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views issues as diverse as the nature of self and identity, the social nature of language, and the importance of cultural histories on writing instruction. What is not often mentioned, however, is how theorists such as Volosinov, Bakhtin, and Vygotsky also advocated an expanded view of language somewhat before its time, as well as the importance of the individual within the social. Generally considered as linguists and psychologists, these theorists reacted against the communication model of language, as well as the Saussurian notion that language is made up of the signified and the signifier (and that meaning is created by simply having "inherited" an understanding of both). Much has been written about these theorists and their work. I only wish to briefly summarize some of the main points here regarding the relationships between image and these theorists' own particular view of language. One such language theorist is V. N. Volosinov.15 In Marxism and the Philosophy of Language, Volosinov spends a great deal of time in defending his view of language: In somewhat simplified form, the idea of language as a system of conventional, arbitrary signs of a fundamentally rational nature was propounded by representatives of the Age of the Enlightenment in the 18th century [. . . .] Abstract objectivism finds its most striking expression at the present time in the so-called Geneva school of Ferdinand de Saussure [. . . .] It can be claimed that the majority of Russian thinkers in linguistics are under the determinative influence of Saussure.16 (58) In particular, Volosinov positions himself in opposition to Saussure by theorizing language as revealing ideological and social relationships. Unlike Saussure, Volosinov does not see language within an individual as any less social than that language used in the greater social fabric of speech acts: In point of fact, the speech act or, more accurately, its product--the utterance, cannot under any circumstances be considered an individual phenomenon in the precise meaning of the word and cannot be explained in terms of the individual psychological or psychophysiological conditions of the speaker. The utterance is a social phenomenon. (82) He then contends that the relationship between the utterance and the individual are within a dynamic that is constantly changing and layered by history and social contexts. Language "exists not in and of itself but only in conjunction with the individual structure of a concrete utterance" (123). Again, the dominant emphasis by Volosinov is to challenge any static notion

© 2009 State University of New York Press, Albany

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of language: that language is simply passed down from generation to generation. Instead, language "reflects, not subjective, psychological vacillations, but stable social interrelationships among speakers" (118). This fluidity, which is a direct challenge to Saussure's semiotics, stresses the give-ortake of language by emphasizing the human role in the way it is learned, used, and forgotten. Though commonly cited as a proponent of the social importance of language, it would be a misreading to say that Volosinov did not see the value of the individual because it is precisely at the intersection between the two that the forces of language interact: both are present, and both contribute to the dynamic nature of language. Another Russian theorist, Lev Vygotsky, focuses his work on the study of language as reflected in the development of children--a methodology in sharp contrast to Volosinov's more philosophical methodology. He often stresses what is missing in discursive language, openly criticizing any effort to separate metaphor or emotion from the relationship between thought and language: When we approach the problem of the interrelation between thought and language and other aspects of mind, the first question that arises is that of intellect and affect. Their separation as subjects of study is a major weakness of traditional psychology, since it makes the thought process appear as an autonomous flow of `thoughts thinking themselves,' segregated from the fullness of life, from the personal needs and interests, the inclinations and impulses, of the thinker [. . . .] Unit analysis points the way to the solution of these vitally important problems. It demonstrates the existence of a dynamic system of meaning in which the affective and the intellectual unite. It shows that every idea contains a transmuted affective attitude toward the bit of reality to which it refers. (Vygotsky 10) Language for Vygotsky must be dynamic, and it must come from an individual within a social context. He outright refutes any notion that thought can be "segregated from the fullness of life," and by associating intellect and affect, Vygotsky is allowing language to be a "dynamic system of meaning," helping to reintegrate the otherwise too easily separated realms of affect and intellect. These two realms may be so easily separable precisely because language, through its symbolization, materializes into a thing (symbols on a medium that are usually--or ultimately--static) that can then be perceived by the senses. Language itself seems isolated from the "thinker," or the "personal needs and interests, the inclinations and impulses" of the person behind the symbolization. In uniting intellect and affect, Vygotsky allows definitions of language to broaden significantly.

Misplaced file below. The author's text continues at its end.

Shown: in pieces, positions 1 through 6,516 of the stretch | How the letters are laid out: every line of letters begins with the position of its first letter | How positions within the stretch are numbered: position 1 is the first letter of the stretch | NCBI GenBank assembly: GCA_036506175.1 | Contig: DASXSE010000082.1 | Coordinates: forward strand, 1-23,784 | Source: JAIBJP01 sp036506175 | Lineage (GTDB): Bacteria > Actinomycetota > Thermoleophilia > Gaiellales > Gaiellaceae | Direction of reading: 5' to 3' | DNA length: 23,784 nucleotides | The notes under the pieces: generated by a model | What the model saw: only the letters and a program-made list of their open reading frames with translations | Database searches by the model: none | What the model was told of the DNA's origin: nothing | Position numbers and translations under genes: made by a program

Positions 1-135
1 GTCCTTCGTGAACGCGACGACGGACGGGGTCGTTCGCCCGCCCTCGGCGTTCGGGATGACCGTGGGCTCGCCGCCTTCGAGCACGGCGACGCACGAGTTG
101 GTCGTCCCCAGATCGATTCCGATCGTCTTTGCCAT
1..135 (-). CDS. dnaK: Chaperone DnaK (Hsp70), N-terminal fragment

© 2009 State University of New York Press, Albany